I don’t have a lot of experience with potions—any really. As you might have guessed from the price of a hag’s eye, potions are ridiculously expensive. A potion made from the right magical creatures can replicate wonders otherwise left to the realms of a powerful Blessing. But those wonders come at a cost higher than the average person can make in a lifetime. While there are no spells involved in the crafting of potions, the magic of potions resides in the ingredients, and magical ingredients are difficult to come by. For many, potions are more costly than they are worth. A potion made from the blood of a hydra might allow a person to regrow a limb, but many lives would be lost in the acquisition of that key ingredient.

Spellbook, you might then ask "How does a market for these even exist?" And if you did ask, which you can’t, I’d answer your question with a question. What population of people are often losing limbs, flush with wealth, and encounter and kill magical beasts on a regular basis?

Adventurers.

While looking at the wares, and pondering the staggering wealth before me, the shopkeeper came out from the back with a stoppered bottle of liquid. The potion seemed otherworldly in his hands, as if it didn’t belong in our drab Realm—a small bit of the Arcane Realm encroaching on ours. It was a clear blue liquid that looked like the sky on a bright cloudless day. The man looked to be in his forties, with a thick mustache and a mop of unruly brown hair. Apart from his mustache, his face was shaven, but it looked like he’d skipped a day or two and the stubble was encroaching on beard territory. He wore simple clothes, round glasses, and a green scaled leather apron that looked to be covered in splotches of paint, but on closer inspection revealed themselves to be the stains of alchemical ingredients. Some of the stains had colors more vibrant than any pigment could capture, some actively glowed, and one seemed to perpetually produce smoke.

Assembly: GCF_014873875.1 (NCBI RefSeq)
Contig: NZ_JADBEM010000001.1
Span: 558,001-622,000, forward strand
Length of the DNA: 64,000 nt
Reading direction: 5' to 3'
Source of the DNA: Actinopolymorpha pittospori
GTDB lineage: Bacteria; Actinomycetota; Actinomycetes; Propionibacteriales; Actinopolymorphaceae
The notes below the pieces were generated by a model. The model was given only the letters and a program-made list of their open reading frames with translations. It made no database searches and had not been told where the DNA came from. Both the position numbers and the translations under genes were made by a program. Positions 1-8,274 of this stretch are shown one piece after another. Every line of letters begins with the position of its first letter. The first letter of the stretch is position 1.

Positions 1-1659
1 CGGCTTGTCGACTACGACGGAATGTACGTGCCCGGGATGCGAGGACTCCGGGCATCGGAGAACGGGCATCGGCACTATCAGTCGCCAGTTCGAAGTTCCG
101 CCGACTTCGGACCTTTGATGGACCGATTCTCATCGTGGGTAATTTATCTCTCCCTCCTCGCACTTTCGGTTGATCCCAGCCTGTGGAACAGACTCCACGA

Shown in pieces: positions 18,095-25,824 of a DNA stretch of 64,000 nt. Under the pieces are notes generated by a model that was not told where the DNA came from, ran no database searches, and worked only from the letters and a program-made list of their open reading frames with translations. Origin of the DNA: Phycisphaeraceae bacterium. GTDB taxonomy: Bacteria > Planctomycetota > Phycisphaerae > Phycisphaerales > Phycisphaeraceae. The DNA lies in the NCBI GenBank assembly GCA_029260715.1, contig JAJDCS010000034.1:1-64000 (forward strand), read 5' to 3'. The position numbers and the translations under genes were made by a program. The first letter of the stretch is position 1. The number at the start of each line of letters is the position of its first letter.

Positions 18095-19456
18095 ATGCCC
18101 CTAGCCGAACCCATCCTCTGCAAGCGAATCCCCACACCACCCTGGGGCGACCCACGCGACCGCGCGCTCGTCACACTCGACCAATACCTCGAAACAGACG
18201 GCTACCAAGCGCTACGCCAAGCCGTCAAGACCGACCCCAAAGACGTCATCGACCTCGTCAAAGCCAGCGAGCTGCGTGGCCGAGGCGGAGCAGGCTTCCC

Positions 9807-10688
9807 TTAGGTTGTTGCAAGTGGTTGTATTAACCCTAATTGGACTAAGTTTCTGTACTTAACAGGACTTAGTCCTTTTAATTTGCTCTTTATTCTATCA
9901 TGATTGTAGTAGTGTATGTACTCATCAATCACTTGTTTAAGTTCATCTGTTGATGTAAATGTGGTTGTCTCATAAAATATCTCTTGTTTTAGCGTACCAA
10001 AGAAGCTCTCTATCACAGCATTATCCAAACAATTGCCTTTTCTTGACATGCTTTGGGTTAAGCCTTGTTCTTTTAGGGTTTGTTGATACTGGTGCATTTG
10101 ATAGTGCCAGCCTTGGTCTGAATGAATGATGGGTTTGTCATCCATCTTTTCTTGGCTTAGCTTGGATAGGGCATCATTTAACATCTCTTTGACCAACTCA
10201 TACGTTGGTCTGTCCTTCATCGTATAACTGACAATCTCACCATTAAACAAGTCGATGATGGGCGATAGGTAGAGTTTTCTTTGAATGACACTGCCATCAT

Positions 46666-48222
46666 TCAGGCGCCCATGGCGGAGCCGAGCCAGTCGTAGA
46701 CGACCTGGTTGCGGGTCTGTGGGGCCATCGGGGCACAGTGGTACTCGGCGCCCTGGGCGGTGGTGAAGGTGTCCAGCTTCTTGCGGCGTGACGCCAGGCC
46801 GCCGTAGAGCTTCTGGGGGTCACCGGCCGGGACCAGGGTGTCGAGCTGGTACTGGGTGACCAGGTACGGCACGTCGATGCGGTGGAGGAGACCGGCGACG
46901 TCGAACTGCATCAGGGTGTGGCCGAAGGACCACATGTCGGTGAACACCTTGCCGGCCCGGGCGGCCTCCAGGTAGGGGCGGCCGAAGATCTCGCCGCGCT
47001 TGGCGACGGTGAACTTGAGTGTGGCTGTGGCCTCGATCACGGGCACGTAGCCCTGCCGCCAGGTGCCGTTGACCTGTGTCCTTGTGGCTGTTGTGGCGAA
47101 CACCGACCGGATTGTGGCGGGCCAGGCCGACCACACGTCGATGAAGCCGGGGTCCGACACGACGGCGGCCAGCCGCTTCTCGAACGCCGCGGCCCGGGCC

One of those stains could likely buy a horse.

"Welcome young wizard, sorry I was just finishing the bottling of this clarity potion." He said, gesturing to the stopped vial. "I don’t suppose I could interest you in it, could I? I had an abundance of ingredients that needed to be used up before they turned. This is the third batch I’ve made this week, I could give it to you for a discount, say twenty gold? A real bargain."

"I’m sorry, that's a bit beyond my budget,” it struck me then that he called me a wizard. Self consciously patting my satchel I asked, “How did you know I was a wizard?”

“If you deal with adventurers as often as I do, you get a knack for sussing them out. Not that they are the most subtle of people. Except for rogues, you always need to watch the rogues. That satchel is obviously holding a book, and you have no other visible weapon. Your clothes bear the faint remnants of blood stains and discoloration evident from low level magical repairs, and something chewed on your boots—probably kobolds or goblins,” the man explained without looking as he sorted the potion’s on the rack to make room for his new ones. “Plus, your complexion is in keeping with the Stormcallers, whom I have had the pleasure of traveling with in my younger days.”

I relaxed slightly at his deductions, confident I hadn’t consciously given myself up.

This guy is perceptive. I need to watch what I say around him.

“Well, that's quite impressive. You’re right, I’m Theral, an apprentice Stormcaller.” Hastily I added, “Mostly right that is. I’m not an adventurer.”

Levar gave a chuckle. “Sure you aren’t. I’m Levar, Alchemist by day, scholar of the adventure world by night—and also day. I own the shop so I set my own hours.”

Scholar of the adventuring world. I’ve never heard of one of those, but if anyone can identify a mysterious script, I bet he could.

“I was hoping you’d be able to help me translate some texts, or have some samples of the language I could use to do so on my own.”

Making one more attempt to get the sale he said, "Oh, exciting, I bet I have something that can help. Are you sure about the potion? They are expensive but they make one hell of a hangover cure."

 

FLOOD!

How did I not remember this conversation? I have been sitting here miserable, trying everything and I didn’t think to visit the alchemist!? I begged Daulf to heal me, I drank that sludge from the hotel staff, I ate dirt! And all this time, in the back of my stupid muddled brain, I knew this guy was there with a cure.

I’ll be back.

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TK523

  • United States

Bio: Aim for perfection, but don't try too hard.